By the time Ryan graduated in 2004, he had taught himself techniques in electronic sound engineering, producing, sequencing, mixing and mastering. He worked with photographer Craig Blacklock on Minnesota North Shore, a book and documentary DVD.  Under Justin Rubin’s guidance and with inspiration from composer, Brian Eno, Ryan created the score for the documentary. “It was a unique bold score,” he says.

Ryan's life in Minnesota included composing scores for short videos and recording a music CD. He also married his wife, Christine. And then they were off to the Los Angeles area.

The California Dream

The Westwood loft was the site of his first California studio, and after that came the studio in Santa Clarita. Now Ryan has a studio in his house in Tehachapi, Calif., where he lives with Christine, his son Triston, and his dog, Lily.

Ryan continues to compose and arrange music for film, documentary, and commercial projects. IMDb, the definitive internet movie database, credits Ryan with 56 projects, two composing awards, and many nominations.

He does more than compositions for film. Ryan owns and operates the Resolution Music Collection, a production music library providing music tracks for licensing. "I've been involved in music licensing for a long time, including having my music used in 'Dateline,' NBC, 'The Today Show,' among many others," Ryan says. The database is accessed using search words. “I tag the music I create by emotion. I use words such as sad, happy, scary, and peaceful.” The user can refine their needs by genre, instrumentation, tempo, and more. “We have an extensive catalog, thousands of music clips, and we can provide companies what they need instantly.”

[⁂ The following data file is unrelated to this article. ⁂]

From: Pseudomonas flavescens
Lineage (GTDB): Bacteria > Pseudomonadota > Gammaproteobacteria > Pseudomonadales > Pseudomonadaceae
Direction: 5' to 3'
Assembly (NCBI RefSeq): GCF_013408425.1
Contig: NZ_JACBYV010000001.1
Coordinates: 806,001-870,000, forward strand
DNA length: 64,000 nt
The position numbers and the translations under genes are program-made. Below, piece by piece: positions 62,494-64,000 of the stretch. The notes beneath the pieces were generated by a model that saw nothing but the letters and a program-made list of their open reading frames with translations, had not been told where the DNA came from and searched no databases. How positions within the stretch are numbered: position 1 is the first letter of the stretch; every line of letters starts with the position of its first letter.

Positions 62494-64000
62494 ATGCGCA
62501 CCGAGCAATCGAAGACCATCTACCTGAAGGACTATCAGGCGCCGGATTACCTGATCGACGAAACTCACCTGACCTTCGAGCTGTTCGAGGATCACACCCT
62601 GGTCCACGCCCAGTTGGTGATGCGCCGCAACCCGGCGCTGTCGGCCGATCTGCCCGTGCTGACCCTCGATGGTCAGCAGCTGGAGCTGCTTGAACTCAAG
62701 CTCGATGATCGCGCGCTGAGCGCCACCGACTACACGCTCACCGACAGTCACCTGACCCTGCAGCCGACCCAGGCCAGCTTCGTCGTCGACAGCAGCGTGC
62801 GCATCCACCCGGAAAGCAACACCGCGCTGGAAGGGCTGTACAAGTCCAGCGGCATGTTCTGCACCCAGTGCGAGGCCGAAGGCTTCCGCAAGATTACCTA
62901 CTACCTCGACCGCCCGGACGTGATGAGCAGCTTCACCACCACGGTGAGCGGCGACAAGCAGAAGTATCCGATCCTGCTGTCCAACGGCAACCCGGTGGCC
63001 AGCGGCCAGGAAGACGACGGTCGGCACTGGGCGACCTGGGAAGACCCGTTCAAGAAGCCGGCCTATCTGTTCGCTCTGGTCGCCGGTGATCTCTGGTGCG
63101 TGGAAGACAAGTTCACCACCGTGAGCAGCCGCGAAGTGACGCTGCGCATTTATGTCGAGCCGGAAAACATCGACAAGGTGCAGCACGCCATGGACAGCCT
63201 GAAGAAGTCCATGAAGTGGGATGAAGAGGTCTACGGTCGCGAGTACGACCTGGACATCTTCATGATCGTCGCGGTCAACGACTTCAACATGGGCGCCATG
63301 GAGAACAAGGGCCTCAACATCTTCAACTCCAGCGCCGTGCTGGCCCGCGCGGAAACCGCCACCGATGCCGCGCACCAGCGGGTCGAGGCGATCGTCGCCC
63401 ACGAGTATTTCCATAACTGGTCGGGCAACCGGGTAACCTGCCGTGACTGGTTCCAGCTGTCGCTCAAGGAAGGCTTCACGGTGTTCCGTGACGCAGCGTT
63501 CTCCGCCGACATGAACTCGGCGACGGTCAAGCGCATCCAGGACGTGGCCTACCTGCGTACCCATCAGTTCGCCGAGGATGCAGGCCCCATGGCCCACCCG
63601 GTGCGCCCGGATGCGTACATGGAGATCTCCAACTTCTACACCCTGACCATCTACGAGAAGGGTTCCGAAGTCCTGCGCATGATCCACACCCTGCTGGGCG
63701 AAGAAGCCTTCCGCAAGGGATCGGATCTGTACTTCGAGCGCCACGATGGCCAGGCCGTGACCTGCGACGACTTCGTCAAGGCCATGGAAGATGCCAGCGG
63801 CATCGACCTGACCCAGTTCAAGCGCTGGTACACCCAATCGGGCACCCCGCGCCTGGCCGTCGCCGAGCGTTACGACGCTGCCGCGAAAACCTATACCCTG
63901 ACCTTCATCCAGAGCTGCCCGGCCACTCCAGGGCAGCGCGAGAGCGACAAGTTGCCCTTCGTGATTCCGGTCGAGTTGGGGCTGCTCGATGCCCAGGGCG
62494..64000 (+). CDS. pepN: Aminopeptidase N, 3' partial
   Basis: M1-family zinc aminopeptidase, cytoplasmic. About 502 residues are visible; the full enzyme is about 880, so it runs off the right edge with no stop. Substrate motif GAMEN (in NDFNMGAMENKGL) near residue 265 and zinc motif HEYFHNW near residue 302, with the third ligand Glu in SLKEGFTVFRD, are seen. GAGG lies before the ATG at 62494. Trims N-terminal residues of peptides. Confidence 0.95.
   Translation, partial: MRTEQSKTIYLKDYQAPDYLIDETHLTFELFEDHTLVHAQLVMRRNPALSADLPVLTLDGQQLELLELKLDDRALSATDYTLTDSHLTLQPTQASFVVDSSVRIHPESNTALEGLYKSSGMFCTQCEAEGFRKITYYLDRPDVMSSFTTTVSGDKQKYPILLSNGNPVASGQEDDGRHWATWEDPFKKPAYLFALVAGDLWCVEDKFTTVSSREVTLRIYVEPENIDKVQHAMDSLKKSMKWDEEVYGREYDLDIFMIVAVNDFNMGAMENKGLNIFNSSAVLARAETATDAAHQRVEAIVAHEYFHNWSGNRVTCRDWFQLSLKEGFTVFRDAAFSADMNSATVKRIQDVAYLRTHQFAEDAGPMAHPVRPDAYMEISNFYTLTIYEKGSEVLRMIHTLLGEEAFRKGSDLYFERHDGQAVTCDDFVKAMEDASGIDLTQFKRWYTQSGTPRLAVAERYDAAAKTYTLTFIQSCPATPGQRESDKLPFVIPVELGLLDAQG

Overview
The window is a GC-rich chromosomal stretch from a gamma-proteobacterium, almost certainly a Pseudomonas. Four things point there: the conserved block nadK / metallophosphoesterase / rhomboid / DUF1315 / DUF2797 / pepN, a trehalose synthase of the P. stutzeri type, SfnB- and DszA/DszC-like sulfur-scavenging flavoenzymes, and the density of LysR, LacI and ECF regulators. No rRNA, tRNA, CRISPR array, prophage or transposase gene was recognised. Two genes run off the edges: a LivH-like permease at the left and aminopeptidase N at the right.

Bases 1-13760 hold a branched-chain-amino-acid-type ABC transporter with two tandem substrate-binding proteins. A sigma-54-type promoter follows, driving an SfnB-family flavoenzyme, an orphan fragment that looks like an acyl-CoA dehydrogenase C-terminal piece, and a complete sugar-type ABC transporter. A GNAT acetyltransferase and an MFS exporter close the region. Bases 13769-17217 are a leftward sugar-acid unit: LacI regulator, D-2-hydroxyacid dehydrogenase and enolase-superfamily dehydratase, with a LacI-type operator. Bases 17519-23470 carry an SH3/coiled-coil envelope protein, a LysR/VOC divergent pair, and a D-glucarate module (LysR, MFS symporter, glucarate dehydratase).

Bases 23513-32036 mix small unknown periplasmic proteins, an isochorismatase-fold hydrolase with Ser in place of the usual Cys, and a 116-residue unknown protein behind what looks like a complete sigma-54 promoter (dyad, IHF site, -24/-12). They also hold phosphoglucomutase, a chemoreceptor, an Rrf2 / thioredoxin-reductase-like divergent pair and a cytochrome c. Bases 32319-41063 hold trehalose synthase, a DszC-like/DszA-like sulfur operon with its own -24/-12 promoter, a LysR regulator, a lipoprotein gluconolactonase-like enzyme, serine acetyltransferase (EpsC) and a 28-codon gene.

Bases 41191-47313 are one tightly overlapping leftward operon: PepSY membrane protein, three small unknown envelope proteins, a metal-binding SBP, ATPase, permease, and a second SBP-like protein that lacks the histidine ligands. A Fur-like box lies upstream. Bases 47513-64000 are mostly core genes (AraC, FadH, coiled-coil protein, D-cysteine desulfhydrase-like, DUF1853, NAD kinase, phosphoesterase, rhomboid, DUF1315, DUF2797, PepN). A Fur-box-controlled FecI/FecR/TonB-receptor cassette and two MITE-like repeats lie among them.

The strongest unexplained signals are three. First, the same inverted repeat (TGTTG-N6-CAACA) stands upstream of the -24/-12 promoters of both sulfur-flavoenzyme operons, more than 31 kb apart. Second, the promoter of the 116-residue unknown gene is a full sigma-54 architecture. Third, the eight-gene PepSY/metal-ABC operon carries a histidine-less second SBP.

In addition to writing music scores for motion pictures and running a production music library, Ryan is doing a lot of work with music used for meditation. “That influence comes from Brian Eno as well,” he says. “Some of my ambient music is used in meditation videos as background sounds.”

Deep in the Scene

One of Ryan’s favorite moments was at the Santa Barbara Film Festival where he met singer-songwriter, David Crosby. Crosby was interested in the film because of its topic. It’s about a blue-collar woman who stands up to a corporation and small-town politicians. “David wrote a song especially for the movie,” Ryan says. The credits on the album, Little Pink House, list composers Ryan Rapsys and Scott McRae, alongside David Crosby.

Ryan mixes elements of classical, experimental, ambient, and electronic music and produces unique hybrid compositions. He has created a versatile composing style that works for different genres. The sensitivity he has for sounds that evoke specific and often subtle emotions is a tremendous asset. UMD is sure to hear more from Ryan in the coming years.

About the UMD Department of Music